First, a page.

Identification: Viburnum x Bodnantense - not a cherry, tiny pink clusters, very early

Discussion in 'Ornamental Cherries' started by wcutler, Feb 2, 2010.

  1. wcutler

    wcutler Esteemed Contributor Forums Moderator VCBF Cherry Scout 10 Years

    Messages:
    9,124
    Likes Received:
    1,236
    Location:
    Vancouver, BC Canada
    This is Viburnum Bodnantense, apparently a cherry look-alike, as several people have reported them to me as cherries in bloom now. Have a look at all those stems coming out of the ground, where there would be a trunk if this were a cherry. And the little petals are fused into a single structure, whereas cherry blossom petals are separate. These viburnums also are very fragrant, and there no fragrant cherries in bloom now.
     

    Attached Files:

  2. Ron B

    Ron B Paragon of Plants 10 Years

    Messages:
    20,512
    Likes Received:
    455
    Location:
    WA USA (Z8)
    Re: Viburnum Bodnantense - not a cherry, tiny pink clusters, very early

    Fashioned Viburnum x bodnantense, as it is a hybrid species. Local stock is usually sold as the cultivar 'Dawn'.
     
  3. maf

    maf Well-Known Member Maple Society 10 Years

    Messages:
    1,361
    Likes Received:
    22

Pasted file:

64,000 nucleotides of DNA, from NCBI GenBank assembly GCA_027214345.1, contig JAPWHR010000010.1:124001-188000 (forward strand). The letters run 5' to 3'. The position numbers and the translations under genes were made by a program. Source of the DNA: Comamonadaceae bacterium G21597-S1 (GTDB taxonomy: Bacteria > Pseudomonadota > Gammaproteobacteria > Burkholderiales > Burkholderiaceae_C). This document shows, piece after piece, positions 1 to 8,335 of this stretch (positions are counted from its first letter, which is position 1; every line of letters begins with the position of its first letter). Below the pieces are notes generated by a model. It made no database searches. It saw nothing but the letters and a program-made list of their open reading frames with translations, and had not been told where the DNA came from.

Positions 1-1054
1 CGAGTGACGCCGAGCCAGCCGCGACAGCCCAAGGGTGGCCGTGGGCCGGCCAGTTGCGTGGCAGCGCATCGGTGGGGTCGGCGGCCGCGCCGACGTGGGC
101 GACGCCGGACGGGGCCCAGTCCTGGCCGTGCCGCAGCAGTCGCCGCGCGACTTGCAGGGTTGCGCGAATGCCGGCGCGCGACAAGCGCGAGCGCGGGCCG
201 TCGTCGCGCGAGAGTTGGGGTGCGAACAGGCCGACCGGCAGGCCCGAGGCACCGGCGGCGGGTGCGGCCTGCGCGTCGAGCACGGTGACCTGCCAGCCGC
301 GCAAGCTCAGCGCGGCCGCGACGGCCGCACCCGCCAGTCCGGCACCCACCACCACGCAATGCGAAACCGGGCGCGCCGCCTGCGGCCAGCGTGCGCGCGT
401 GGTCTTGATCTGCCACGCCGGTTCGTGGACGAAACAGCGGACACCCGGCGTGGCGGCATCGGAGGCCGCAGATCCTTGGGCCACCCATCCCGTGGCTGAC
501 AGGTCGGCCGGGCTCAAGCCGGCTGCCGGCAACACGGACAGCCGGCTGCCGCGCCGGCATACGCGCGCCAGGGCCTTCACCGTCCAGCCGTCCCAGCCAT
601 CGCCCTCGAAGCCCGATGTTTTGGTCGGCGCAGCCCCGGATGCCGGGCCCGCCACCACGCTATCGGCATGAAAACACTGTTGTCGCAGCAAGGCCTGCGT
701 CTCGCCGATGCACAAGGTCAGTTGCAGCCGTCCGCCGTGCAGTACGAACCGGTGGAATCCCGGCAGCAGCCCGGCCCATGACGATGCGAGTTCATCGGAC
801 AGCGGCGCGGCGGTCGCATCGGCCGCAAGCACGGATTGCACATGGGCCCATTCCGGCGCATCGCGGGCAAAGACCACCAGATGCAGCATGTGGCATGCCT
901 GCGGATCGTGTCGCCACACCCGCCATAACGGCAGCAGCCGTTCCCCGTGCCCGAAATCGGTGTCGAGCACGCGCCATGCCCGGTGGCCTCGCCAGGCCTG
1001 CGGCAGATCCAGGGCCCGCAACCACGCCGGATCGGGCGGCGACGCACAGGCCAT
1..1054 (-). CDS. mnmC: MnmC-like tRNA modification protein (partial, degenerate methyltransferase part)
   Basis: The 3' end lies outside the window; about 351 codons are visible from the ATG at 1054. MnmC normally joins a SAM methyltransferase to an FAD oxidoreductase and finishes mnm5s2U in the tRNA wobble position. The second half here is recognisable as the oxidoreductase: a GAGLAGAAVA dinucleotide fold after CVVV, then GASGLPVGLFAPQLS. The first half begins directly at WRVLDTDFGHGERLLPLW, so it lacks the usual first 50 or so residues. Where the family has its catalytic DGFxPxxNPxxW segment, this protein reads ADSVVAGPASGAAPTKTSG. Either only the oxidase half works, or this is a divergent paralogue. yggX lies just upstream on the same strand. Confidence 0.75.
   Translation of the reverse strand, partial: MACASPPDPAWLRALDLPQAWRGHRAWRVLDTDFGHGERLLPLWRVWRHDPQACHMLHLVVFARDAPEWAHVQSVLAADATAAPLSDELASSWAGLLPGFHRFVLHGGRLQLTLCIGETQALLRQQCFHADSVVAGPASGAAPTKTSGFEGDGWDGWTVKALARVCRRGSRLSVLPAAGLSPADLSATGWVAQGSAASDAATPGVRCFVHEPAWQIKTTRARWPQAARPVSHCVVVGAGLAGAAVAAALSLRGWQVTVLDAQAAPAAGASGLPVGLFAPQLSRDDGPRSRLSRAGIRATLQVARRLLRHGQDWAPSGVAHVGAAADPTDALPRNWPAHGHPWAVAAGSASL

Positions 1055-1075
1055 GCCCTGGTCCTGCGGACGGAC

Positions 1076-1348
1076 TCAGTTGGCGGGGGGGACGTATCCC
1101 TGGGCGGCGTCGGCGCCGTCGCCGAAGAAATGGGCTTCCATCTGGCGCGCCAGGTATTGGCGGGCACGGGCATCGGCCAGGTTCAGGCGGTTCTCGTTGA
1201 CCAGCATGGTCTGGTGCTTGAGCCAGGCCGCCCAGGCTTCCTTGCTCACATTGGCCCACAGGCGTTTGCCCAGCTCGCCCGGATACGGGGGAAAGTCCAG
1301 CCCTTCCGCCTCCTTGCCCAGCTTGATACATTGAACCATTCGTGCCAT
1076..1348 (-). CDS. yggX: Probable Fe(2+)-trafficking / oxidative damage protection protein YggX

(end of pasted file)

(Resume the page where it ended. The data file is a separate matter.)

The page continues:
Location:
    Northamptonshire, England
    Also starts blooming in late november/early december in the UK, I guess similar in Vancouver, and continues sporadically for three months or more. I don't think any cherries behave like this. It is the best shrub for winter fragrance I have encountered.
     
  4. Ron B

    Ron B Paragon of Plants 10 Years

    Messages:
    20,512
    Likes Received:
    455
    Location:
    WA USA (Z8)
    Except for the pink popcorn on bare branches look and the bark lenticels there is really little resemblance to Japanese flowering cherries. Maybe there needs to additional emphasis placed on observing anatomical features within the circle of people making cherry reports.
     
  5. wcutler

    wcutler Esteemed Contributor Forums Moderator VCBF Cherry Scout 10 Years

    Messages:
    9,124
    Likes Received:
    1,236
    Location:
    Vancouver, BC Canada
    The actual scouts have been pretty good with this one (so far!), once they learn to look.
     
  6. Douglas Justice

    Douglas Justice Active Member UBC Botanical Garden Forums Administrator Forums Moderator VCBF Cherry Scout Maple Society 10 Years

    Messages:
    992
    Likes Received:
    42
    Location:
    Vancouver, Canada
    I hate to disagree, as I love this viburnum (and to take this thread sideways), but in my experience, Lonicera x purpusii, which blooms at approximately the same time, has more delicious smelling flowers. Few people seem to know it (it is unfortunately a "wild" growing shrub), but once they smell its flowers, it's the hands down favourite.

     
  7. Silver surfer

    Silver surfer Contributor 10 Years

    Messages:
    3,810
    Likes Received:
    217
    Location:
    PERTHSHIRE. SCOTLAND.UK
    As we have gone sideways...!